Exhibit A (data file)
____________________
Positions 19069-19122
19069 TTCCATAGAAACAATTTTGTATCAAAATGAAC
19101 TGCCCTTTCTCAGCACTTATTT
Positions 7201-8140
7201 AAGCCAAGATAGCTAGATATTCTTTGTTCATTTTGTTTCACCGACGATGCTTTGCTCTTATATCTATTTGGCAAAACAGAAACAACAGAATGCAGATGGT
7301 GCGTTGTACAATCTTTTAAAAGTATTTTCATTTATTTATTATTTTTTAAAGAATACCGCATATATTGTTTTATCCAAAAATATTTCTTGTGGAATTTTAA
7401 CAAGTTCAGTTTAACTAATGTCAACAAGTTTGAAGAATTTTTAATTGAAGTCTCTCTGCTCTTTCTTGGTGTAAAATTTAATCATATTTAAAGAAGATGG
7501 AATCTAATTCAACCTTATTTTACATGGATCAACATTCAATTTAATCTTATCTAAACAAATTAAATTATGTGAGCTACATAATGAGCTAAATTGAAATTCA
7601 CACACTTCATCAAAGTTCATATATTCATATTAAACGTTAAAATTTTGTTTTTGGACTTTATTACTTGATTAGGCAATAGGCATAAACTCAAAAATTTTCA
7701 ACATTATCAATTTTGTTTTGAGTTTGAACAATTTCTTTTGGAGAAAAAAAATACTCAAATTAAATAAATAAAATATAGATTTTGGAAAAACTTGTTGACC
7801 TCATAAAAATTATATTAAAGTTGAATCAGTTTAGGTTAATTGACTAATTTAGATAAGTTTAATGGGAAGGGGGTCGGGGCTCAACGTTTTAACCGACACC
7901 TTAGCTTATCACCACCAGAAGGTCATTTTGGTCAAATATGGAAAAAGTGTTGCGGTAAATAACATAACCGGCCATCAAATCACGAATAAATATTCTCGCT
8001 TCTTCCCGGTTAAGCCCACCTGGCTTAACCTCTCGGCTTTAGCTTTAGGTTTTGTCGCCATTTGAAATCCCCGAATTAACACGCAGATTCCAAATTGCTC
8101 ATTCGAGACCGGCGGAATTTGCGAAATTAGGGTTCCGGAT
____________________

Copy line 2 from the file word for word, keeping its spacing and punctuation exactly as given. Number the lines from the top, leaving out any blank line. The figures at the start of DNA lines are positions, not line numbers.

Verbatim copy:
19069 TTCCATAGAAACAATTTTGTATCAAAATGAAC